Kinan Azmeh is queuing.
It is after midnight, and the Julliard student has just off-boarded a flight from Damascus at New York’s John F. Kennedy International Airport. He navigates a sea of passengers spilling out of planes throughout the arrivals hall and into the chaotic hordes of Passport Control. Tired and sleep deprived, Azmeh joins the queue meant for foreign passport holders, hulking and crawling along at half the speed as the one meant for U.S. citizens.
Time drags on. The queue stills. Eventually, agents stalk up and down the row, tapping travellers on the shoulder. A new queue emerges—it is browner, more foreign. From his new position, Azmeh checks his watch. An hour has gone by. He will miss the late train back to Brooklyn.
The agents circle back, start asking for passports. Shoulders are tapped; a fourth queue forms. The brownest, most foreign. A Syrian passport holder himself, Azmeh is soon directed to join them. Eventually, they are directed away from Passport Control and into a back hallway with blacked-out windows.
This is how I imagine it, at least, as someone who’s never been singled out in the airport for the colour of my skin or passport. In reality, Azmeh will tell me, it’s not that dramatic, just a long night of sitting and waiting. He removes a booklet of staff paper from his backpack. “I decided to use my time in that room creatively,” he will tell National Public Radio, over a decade later. Over the course of the next five hours, he will compose “Airports”.
“This song is for all those who are stuck in the back of airports because of their different skin colour, beliefs, or passports.” 
This is how multi-award-winning clarinettist and composer Kinan Azmeh introduces his composition “Airports” to a packed concert hall in Beirut. It is his first solo show since wrapping up a tour with Yo-Yo Ma’s Silk Road Ensemble last week. Upon Azmeh’s arrival in Beirut, President Donald Trump issued an executive order barring the entry of citizens from several Muslim-majority countries, including Syria, into the U.S. The arrival of new Syrian refugees has been outlawed indefinitely.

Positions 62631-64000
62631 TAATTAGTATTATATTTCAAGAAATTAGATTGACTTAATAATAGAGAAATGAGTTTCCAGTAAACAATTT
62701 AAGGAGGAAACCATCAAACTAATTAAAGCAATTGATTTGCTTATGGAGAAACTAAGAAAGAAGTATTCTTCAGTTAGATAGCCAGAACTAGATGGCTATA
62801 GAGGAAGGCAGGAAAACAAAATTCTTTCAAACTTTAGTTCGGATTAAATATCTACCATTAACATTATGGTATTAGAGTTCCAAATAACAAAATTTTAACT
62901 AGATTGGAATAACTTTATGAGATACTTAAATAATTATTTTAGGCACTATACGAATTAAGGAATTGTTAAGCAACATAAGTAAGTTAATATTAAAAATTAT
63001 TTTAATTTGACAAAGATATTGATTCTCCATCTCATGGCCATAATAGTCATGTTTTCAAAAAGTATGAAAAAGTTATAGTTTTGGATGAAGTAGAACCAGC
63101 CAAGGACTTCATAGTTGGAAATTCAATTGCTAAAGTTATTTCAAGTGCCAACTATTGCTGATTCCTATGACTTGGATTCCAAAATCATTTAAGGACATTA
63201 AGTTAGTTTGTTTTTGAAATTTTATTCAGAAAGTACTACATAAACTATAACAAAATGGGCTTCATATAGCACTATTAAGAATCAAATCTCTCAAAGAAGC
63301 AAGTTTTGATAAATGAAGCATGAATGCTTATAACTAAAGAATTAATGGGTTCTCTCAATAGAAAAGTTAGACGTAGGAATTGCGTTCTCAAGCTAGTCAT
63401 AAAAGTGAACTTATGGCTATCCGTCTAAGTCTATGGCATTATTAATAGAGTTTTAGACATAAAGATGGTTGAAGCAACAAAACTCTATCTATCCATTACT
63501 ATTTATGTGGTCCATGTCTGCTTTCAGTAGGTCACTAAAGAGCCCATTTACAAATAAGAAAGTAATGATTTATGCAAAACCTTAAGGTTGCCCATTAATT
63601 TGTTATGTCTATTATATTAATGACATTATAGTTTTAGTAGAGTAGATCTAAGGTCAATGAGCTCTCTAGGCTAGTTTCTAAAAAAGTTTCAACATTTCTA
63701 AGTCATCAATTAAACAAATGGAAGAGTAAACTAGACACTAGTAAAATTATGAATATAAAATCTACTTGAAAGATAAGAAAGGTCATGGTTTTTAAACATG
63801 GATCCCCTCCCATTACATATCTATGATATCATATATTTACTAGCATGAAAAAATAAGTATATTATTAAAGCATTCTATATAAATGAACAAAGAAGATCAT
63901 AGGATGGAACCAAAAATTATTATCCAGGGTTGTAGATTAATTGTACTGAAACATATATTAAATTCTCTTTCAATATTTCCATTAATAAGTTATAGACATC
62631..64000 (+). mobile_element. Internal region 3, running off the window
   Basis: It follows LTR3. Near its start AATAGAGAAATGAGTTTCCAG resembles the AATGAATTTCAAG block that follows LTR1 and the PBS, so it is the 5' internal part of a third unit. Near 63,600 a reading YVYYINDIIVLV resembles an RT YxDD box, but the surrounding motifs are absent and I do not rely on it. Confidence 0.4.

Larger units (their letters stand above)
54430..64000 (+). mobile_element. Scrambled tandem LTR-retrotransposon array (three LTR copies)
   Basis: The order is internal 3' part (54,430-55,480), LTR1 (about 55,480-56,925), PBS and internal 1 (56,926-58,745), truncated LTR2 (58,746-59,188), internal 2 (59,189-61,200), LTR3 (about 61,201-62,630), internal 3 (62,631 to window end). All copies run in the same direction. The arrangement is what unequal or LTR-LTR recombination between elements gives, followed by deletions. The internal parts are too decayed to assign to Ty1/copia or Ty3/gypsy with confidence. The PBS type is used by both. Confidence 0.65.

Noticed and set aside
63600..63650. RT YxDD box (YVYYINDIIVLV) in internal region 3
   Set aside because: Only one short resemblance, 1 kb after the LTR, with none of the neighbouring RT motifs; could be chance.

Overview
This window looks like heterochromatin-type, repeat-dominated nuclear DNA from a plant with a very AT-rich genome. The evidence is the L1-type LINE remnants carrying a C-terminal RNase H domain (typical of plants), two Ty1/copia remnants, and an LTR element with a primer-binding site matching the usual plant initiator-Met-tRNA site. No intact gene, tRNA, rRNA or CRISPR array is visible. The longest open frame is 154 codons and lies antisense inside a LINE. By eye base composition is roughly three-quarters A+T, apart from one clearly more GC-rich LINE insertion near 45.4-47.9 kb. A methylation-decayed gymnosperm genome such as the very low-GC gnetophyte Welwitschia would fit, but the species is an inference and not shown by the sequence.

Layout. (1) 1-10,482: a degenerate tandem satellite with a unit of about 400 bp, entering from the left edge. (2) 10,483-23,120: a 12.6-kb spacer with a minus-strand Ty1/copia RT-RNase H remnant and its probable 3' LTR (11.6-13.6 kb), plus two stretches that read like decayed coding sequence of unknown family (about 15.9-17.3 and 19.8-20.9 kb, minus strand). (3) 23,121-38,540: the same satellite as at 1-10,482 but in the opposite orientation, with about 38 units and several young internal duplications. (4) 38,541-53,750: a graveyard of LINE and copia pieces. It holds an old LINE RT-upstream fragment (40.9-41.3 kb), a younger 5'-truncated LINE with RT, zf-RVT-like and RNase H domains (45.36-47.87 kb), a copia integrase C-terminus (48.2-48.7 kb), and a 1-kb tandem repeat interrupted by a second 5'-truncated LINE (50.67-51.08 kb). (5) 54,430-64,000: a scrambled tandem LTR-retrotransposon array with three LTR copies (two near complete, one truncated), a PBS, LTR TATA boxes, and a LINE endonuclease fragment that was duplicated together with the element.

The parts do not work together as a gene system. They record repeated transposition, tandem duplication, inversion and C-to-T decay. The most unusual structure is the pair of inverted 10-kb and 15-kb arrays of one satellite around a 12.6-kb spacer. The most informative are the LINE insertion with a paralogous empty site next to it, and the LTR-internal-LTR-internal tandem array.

Up until 2011, Azmeh travelled frequently between Brooklyn and Damascus, his hometown, where his parents still reside. His public criticisms of the Assad regime in the wake of the Arab Spring have resulted in threats of detention from his own government, were he ever to return. Azmeh’s career has taken on new meaning throughout the years of the Syrian conflict. In 2015, he became the face of the United Nation’s “#WhatDoesItTake” campaign to end the war which has resulted in the death and displacement of hundreds of thousands. In the last year, he has performed for audiences of refugees in Jordan, the U.S., Germany, and the Netherlands. His piece “Airports”, in particular, is received as a call to resistance in the era of travel bans, armed borders, and mass deportations.
After the concert, which is met with a standing ovation, Azmeh wanders backstage, scrolling through messages on his phone. He is supposed to board a flight to New York’s John F. Kennedy Airport in five hours. He is a U.S. green card holder now, lucky to have received one after the expiry of his student visa, but it is not clear whether that will be enough to allow him back into the country in light of the new restrictions. He fires off a quick, light-hearted text to a friend in Brooklyn, a Syrian-American writer, asking her if she’s looking for a new studio apartment, in case he’s stuck in Lebanon for a while. Azmeh thinks, briefly, of Damascus, just two hours away by car. He books a taxi to the airport.
My little sister Katia and I are keeping each other company, listening to “Airports” together on opposite sides of the Atlantic. Katia is working the reed of a clarinet with a knife. I am hunched over a keyboard, thinking about music and displacement. Over video chat, I ask a stupid question:
“Have you ever asked Kinan whether he considers himself a refugee?”
Katia eyeballs me. “Oh yes. I’ve definitely stopped mid-concerto, turned around and asked ‘Hey, Kino, do you consider yourself a refugee?’”